It has been three years since the Covid-19 pandemic emerged and spread globally. Many countries, including Sweden, have relaxed the lockdowns with no longer travel restrictions. At the same time, China, where the first coronavirus patient was diagnosed with symptoms, still has strict lockdown rules.
The zero-Covid policy includes local lockdown – even with few cases found, mass PCR testing, home isolation or quarantine at government facilities, and closing the business, schools and shops. The lockdown will last until no infection is reported, and it will probably take a month to implement these measures fully. With these extremely strict rules, China has reported fewer infections and deaths than other countries. Still, the latest lockdown in Zhengzhou is one of the events that lit public anger in many big cities in China throughout November last weekend.
Rising Covid cases in Zhengzhou caused the lockdown at the Foxconn plant, the world's biggest iPhone factory accounting for 70% of iPhone production worldwide. The Zhengzhou outbreak began in October, and the local lockdown did interrupt factory production. This led the company to recruit extra workers to maintain production with an extra bonus.
However, on November 23, BBC reported a worker protest due to doubt about payment. One of the workers said the company changed the contract so that they could not get paid as promised. Moreover, new workers had to share the dormitory mixed with the workers who tested positive. Though the company stated that both were untrue, hundreds of workers were still marching and shouting, aiming to get subsidies and return home.
It is reported that Foxconn is attempting to increase production at another factory in Shenzhen to make up for the potential 30% decline in iPhone production in Zhengzhou, yet without any prompt response from Apple.
From 10 to 13 November, leaders of the Association of Southeast Asian Nations (ASEAN) met in Phnom Penh, Cambodia, the host of this year’s chair for the union for the 40th and 41st ASEAN summits and related summits. This marks the first time the summit has taken place face-to-face since the break of the COVID-19 pandemic.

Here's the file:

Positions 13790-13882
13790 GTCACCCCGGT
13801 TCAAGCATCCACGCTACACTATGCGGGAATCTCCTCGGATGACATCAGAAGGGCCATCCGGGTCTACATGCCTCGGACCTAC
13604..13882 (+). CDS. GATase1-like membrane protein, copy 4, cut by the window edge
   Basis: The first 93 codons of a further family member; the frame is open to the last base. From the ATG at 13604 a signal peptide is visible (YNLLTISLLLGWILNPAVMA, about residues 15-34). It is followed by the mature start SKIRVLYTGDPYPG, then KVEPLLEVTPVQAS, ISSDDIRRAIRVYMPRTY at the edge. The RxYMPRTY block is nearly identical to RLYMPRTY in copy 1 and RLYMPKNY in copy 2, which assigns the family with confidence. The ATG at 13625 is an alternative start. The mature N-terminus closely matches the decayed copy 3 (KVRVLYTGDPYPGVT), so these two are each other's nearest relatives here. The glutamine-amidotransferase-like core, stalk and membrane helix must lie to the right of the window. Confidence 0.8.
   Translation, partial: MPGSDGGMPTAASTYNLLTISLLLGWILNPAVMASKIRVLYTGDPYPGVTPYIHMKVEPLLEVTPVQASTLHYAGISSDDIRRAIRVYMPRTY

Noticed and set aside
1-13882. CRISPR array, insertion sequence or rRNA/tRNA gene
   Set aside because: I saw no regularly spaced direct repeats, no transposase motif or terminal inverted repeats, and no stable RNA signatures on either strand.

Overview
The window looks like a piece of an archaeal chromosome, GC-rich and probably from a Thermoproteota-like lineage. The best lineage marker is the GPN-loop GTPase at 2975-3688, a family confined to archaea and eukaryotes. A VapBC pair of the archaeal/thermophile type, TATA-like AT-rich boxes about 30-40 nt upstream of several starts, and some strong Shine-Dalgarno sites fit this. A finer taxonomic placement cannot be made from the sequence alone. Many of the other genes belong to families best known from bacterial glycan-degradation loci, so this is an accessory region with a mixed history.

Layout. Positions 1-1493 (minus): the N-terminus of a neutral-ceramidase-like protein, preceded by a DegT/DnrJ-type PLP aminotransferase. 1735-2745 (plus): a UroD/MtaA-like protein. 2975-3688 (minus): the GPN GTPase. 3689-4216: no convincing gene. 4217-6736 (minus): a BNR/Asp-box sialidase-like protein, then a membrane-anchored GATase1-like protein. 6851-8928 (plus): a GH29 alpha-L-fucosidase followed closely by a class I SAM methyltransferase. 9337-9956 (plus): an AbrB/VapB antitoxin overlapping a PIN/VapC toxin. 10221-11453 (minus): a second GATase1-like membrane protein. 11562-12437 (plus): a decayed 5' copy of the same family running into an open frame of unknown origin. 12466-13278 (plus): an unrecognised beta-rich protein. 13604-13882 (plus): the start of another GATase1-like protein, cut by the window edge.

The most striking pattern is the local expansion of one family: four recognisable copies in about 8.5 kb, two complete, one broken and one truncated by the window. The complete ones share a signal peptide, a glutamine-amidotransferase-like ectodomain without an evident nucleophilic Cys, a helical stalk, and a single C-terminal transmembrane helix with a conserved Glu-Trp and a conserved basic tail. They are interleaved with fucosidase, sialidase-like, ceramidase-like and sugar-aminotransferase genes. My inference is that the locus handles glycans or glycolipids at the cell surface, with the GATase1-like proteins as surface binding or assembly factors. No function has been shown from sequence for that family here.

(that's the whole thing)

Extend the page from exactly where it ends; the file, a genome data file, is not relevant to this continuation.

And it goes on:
The list of attendees includes leaders of 9 ASEAN member nations, with Myanmar being excluded following the 2021 February coup d’etat. The Southeast Asian leaders were also joined by Japanese Prime Minister Fumio Kishida, South Korean President Yoo Seok-cheol, Chinese Premier Li Keqiang and the President of the United States, Joe Biden. The Foreign Minister of Russia, Sergei Lavrov, was also reportedly attending some of the meetings.
The summit saw discussions on geopolitical issues, from conflicts in the South China Sea, the Sino-US rivalry. Indonesian President Widodo advised the nations to “not let the current geopolitical dynamic turn into a new Cold War in our region.”
Regarding the ongoing political and economical chaos in Myanmar, the bloc addressed conflict by issuing a “warning” to the military junta and urging it to make progress on a peace plan while reviewing its seat in the association. In response, the military government’s foreign ministry issued an objection to ASEAN’s statement.
Another key outcome of the three-day summit was Timor Leste’s membership application. ASEAN “agreed in principle” to admit Timor Leste’s application to become the 11th member, along with granting it observer status and participation in the upcoming ASEAN meetings.